Singapore students rank top in maths, science and reading in OECD study

The study, which is done every three years by the Organisation for Economic Cooperation and Development, was delayed by a year because of the Covid-19 pandemic.

Sandra Davie

Sandra Davie

The Straits Times


Singapore students who took part in Pisa 2022 maintained their performance in mathematics and improved substantially in science. PHOTO: THE STRAITS TIMES

December 6, 2023

SINGAPORE – Fifteen-year-olds here have emerged top performers in an international benchmarking study to measure how well students use their knowledge and skills to solve real-world problems.

Based on the performance of 6,606 students from 149 secondary schools and 15 private schools, including international schools and madrasahs, Singapore was ranked No. 1 for mathematics, science and reading in the Programme for International Student Assessment (Pisa) 2022.

The study, which is done every three years by the Organisation for Economic Cooperation and Development (OECD), was delayed by a year because of the Covid-19 pandemic.

In the last Pisa study in 2018, Singapore was ranked second after China, which did not participate in the latest study because its schools were closed when the study was being conducted.

Compared with 2018, Singapore students who took part in Pisa 2022 maintained their performance in mathematics and improved substantially in science, but their performance declined slightly in reading.

The Education Ministry said the decline in reading for Singapore students is similar to that of their peers in many other countries and may reflect the impact of a global change in reading habits.

The latest Pisa cycle also showed that Singapore continued to have high proportions of students who did well.

In reading, for instance, 23 per cent of students in Singapore were top performers. For mathematics and science, the figures were 41 per cent and 24 per cent respectively. Top performers achieve proficiency of level five and six.

Similarly, Singapore had fewer students who were low performers in reading at 11 per cent and in mathematics and science at 8 per cent. Such students achieve proficiency below level two.

MOE said in a press release that the Pisa 2022 results, taken together with the results of another international benchmarking study, the Progress in International Reading Literacy Study (Pirls), affirm the resilience of Singapore’s education system.

In the Pirls study released in May, Primary 4 pupils in Singapore emerged as the top readers in the world.

MOE paid tribute to teachers here and said the results reflect the dedicated efforts of schools and teachers in supporting the learning and well-being of students throughout the pandemic.

Noting that Pisa tests students’ ability to apply what they have learnt to unfamiliar settings and real-world contexts, MOE said: “Singapore students have shown that they are good in mathematical reasoning, can distinguish between relevant and irrelevant information, and use computational thinking (for example, pattern recognition, defining algorithms) as they solve complex problems in a variety of modern contexts.”

These are critical skills that will prepare students well for global changes like digitalisation, the emergence of new technologies and the advent of new professions.

MOE also said “Singapore students continue strong performance despite Covid-19 disruptions, including those from lower socio-economic status homes”, based on figures that showed students from disadvantaged homes did better than the OECD average in all three domains tested.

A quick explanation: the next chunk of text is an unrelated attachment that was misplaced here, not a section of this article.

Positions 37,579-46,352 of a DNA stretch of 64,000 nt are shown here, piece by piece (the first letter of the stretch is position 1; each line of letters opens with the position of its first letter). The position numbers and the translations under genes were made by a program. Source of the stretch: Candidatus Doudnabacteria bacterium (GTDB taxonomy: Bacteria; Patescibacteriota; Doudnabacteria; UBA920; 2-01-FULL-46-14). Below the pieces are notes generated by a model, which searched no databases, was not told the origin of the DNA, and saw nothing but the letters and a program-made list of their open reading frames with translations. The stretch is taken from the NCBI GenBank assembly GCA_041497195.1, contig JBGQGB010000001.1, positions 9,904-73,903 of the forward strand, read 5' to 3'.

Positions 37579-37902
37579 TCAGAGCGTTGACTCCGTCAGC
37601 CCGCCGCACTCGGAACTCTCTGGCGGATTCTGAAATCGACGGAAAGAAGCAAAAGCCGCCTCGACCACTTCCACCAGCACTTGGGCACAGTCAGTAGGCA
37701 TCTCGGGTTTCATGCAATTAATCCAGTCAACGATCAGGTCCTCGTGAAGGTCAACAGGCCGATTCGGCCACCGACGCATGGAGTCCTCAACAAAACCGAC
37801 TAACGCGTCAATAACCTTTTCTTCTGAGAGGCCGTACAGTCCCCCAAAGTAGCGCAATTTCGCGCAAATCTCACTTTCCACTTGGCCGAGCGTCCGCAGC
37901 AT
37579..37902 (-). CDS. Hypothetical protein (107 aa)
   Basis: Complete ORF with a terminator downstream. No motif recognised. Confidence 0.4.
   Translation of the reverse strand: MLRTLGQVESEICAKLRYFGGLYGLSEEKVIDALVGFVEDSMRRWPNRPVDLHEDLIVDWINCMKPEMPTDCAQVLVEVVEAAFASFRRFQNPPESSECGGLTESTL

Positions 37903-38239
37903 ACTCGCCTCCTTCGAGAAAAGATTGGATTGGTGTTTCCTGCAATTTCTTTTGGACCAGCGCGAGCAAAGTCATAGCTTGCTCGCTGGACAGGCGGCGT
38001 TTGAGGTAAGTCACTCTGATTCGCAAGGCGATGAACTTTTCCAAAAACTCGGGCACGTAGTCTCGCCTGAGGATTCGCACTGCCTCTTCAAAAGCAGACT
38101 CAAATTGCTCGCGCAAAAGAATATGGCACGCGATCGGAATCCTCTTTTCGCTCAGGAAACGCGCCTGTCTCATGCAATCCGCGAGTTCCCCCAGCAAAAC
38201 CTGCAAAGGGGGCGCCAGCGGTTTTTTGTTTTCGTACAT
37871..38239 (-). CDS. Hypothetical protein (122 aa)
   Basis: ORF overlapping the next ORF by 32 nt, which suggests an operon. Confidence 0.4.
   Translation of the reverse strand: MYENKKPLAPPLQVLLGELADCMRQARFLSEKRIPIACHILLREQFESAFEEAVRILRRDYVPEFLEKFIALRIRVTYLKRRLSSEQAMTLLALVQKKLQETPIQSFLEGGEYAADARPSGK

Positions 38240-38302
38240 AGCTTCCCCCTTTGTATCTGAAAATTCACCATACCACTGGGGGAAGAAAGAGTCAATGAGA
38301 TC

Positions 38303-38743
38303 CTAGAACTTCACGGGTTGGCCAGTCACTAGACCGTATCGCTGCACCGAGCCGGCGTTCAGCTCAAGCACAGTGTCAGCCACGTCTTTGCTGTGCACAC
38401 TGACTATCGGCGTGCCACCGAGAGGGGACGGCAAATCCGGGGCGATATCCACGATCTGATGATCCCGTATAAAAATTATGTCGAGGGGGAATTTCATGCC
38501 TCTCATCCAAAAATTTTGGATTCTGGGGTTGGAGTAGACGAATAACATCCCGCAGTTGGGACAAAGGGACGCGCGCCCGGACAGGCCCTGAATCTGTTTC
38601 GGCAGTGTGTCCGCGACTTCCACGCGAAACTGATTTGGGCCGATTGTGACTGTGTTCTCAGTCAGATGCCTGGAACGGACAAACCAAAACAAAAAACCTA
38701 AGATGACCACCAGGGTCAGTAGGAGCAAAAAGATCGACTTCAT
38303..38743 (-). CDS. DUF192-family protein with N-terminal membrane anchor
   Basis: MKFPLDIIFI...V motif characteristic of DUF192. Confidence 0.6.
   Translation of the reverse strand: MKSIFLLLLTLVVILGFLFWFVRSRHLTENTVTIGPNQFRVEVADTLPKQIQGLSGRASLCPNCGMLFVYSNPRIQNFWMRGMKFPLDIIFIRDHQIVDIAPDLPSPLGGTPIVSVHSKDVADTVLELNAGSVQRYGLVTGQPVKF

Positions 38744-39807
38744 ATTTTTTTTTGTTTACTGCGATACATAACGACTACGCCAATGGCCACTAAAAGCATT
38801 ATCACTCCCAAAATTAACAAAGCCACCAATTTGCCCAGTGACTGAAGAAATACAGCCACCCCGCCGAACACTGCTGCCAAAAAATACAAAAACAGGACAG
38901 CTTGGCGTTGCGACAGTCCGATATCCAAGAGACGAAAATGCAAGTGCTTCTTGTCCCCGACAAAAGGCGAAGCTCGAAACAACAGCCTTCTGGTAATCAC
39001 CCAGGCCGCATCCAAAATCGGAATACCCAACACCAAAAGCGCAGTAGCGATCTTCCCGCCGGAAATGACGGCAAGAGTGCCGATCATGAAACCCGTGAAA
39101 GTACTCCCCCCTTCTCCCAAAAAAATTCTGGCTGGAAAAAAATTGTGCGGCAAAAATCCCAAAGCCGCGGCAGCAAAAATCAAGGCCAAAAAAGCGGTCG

The Pisa 2022 survey highlighted a few problem spots for Singapore students.

One was their perception of a lack of support from their parents, and another was the lack of physical activity among them, with 29 per cent reporting that they do not exercise at all after school.

Commenting on the results, Education Minister Chan Chun Sing said on his Instagram page: “Great job to our students for persevering with their learning despite disruptions caused by the pandemic.

“My deepest gratitude to our educators too, who adapted quickly when learning pivoted online, and came up with many innovative teaching methods to ensure that learning continued.”

He added: “We will not rest on our laurels and continue to work closely with schools, parents and partners to support our students in their education journey.

“Let us always strive to surpass ourselves, rather than focusing on outperforming others.”

Dr Andreas Schleicher, director for education and skills and special adviser on education policy to OECD’s secretary-general, praised Singapore for continuing to lead the global league tables in Pisa.

“It has been one of the few countries that saw no negative effects on learning outcomes during the pandemic,” he said, adding that there are many factors at play, including the consistent and high expectations on students and an instructional system that provides rigour in terms of cognitive demand and focus.

He said another factor is the push to teach fewer things in greater depth, and coherence – in terms of modelling learning progressions carefully, for example, in Singapore mathematics.

Noting some areas of concern, he said: “Social disparities in learning outcomes remain clearly visible in Singapore. Also, in terms of students’ sense of belonging, Singapore is more an average rather than a high performer.

“Not least, we have seen a decline in parental support and engagement in Singapore, an area in which Singapore used to be strong.”

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